Topic: AIF - DMC - British
The Nature of the British Army prior to 1914
Part 4, With the rank and pay of a Sapper
An extract from Holmes, R., Riding the Retreat, London, 1995, pp. 55 - 58.
With the rank and pay of a Sapper
The officers and men of the division's two Royal Engineer field companies cut less of a dash than their gunner comrades, but without their help the division would be hard-pressed to operate effectively. Each company had a war strength of six officers, 200 NCOs and men and sixty horses, and consisted of a headquarters and four sections, each commanded by a subaltern. The sappers were trained to carry out all sorts of field engineering. They could construct a strongpoint, reinforce a farm track so that a 6o-pdr could use it or blow a bridge so that the enemy could not. They could throw a pontoon bridge across a river, or, if pontoons were lacking, improvise something scarcely less serviceable with whatever timber they might lay hands on.
Sapper officers had a reputation for being serious or eccentric - `mad, married or Methodist'. During the retreat they were called upon to perform tasks which often seemed hard for their modest rank, like blowing bridges on whose destruction the safety of the Army depended. Their NCOs took their lead from this easy shouldering of wide responsibility. Lieutenant James Pennycuick, who served with 5th Division's 59th Field Company, recalled that the senior NCO in his section `J. Buckle by name, was a man of exceptional character and merit'. The remainder of his section was no less impressive.
In the Engineers we then recruited tradesmen, carpenters, bricklayers, masons and the like and taught them to be soldiers - firing exactly the same musketry course as the infantry. Even in that good company our tradesmen soldiers were of outstanding quality. Many and varied were the jobs the Engineer companies were called upon to do and our sappers could do anything. It was the greatest of privileges to serve. with them.
Sappers enjoyed higher rates of pay than infantrymen: a sapper drew 3s to the infantry private's 1s. The fact that the latter increasingly found themselves providing working parties under the direction of engineer officers of NCOs inevitably caused friction. Ernest Shephard jotted the chalked doggerel of some unnamed trench poet in his diary:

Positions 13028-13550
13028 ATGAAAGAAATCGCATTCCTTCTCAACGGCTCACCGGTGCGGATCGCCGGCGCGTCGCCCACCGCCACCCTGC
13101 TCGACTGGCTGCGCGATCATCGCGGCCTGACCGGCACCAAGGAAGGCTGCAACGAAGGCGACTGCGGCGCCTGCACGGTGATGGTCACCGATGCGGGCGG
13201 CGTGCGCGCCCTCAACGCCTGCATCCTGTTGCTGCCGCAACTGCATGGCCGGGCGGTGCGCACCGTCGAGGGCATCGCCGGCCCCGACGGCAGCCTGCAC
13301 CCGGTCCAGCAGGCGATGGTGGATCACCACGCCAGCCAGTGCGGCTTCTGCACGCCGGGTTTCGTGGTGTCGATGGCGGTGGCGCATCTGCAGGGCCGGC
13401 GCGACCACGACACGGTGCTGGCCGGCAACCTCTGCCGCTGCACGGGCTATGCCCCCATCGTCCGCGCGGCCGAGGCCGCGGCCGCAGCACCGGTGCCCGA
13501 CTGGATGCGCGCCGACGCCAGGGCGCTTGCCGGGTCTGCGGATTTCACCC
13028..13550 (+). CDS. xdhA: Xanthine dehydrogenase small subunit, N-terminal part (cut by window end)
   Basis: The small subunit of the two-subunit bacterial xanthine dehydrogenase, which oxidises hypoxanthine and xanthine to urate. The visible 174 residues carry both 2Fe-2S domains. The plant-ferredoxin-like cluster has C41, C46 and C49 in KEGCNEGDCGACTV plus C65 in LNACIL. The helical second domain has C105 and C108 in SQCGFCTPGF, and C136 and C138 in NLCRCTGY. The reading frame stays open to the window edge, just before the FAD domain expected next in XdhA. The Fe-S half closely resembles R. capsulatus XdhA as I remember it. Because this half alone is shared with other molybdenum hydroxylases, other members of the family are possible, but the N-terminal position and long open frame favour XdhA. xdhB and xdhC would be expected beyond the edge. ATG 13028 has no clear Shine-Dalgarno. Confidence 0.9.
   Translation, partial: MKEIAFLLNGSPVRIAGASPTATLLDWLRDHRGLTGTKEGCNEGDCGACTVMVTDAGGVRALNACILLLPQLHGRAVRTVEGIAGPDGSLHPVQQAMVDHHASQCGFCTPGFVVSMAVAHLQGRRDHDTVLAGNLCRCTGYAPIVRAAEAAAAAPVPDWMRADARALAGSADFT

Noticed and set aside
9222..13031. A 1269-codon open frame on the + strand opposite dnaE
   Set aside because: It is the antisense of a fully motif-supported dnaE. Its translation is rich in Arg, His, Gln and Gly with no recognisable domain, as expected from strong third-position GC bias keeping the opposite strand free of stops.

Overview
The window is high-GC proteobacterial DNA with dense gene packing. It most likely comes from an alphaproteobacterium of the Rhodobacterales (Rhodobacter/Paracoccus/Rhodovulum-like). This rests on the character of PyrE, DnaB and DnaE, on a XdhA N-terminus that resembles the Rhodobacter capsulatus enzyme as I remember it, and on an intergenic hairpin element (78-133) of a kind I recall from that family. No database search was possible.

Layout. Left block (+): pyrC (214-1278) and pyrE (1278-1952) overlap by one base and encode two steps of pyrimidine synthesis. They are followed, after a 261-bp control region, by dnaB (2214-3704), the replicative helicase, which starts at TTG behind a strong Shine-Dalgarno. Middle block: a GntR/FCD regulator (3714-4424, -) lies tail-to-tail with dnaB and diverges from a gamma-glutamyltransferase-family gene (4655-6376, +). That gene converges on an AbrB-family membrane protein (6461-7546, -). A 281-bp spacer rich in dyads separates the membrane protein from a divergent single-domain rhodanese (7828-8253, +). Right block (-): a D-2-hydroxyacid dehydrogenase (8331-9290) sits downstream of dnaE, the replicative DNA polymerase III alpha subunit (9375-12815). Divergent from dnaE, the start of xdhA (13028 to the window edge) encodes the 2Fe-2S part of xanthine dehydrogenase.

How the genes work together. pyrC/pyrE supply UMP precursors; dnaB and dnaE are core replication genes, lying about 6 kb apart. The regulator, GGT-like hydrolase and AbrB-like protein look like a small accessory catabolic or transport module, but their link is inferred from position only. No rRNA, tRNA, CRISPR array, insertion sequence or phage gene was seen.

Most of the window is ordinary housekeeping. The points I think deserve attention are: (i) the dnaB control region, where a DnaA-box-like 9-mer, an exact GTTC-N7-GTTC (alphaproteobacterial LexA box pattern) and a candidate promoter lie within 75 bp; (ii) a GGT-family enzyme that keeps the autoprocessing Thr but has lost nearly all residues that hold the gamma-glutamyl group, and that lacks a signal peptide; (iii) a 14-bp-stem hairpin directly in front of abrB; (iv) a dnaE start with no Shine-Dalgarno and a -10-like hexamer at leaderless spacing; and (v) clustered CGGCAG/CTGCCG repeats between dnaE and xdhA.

God made the bee
The bee makes honey
The Dorsets do the work
And the REs get the money
The division's Signal Company was part of the Royal Engineers Signal Service. Its members still wore sapper badges but their brassards of dark and light blue set them apart from their comrades in the field companies, though it was not until 1920 that the Royal Corps of Signals came into being. Field Service Regulations 1909 opened its chapter on inter-communication and orders by stressing that: `The constant maintenance of communication between the various parts of an army is of urgent importance.' It went on to warn that the `elaborate means of communication provided under modern conditions should not be used in such a manner as to cripple the initiative of subordinates by unnecessary interference'.
The more static the operations the more elaborate the communications. Wireless, as we have seen, was of very limited value, and most of the energies of the divisional signal companies and the signal units controlled directly by GHQ went into the laying and maintenance of line. The French civilian telephone network was valuable, and it soon became apparent that railway telephones, which connected the numerous stations of the very extensive railway network, had particular advantages. Wise commanders would establish their headquarters in stations or mairies so that their numbers could be found easily. However, it was unwise to rely on civilian communications, and in any event no telephones were to be found in the haystacks, cowsheds and hedges where some commanders inevitably found; themselves.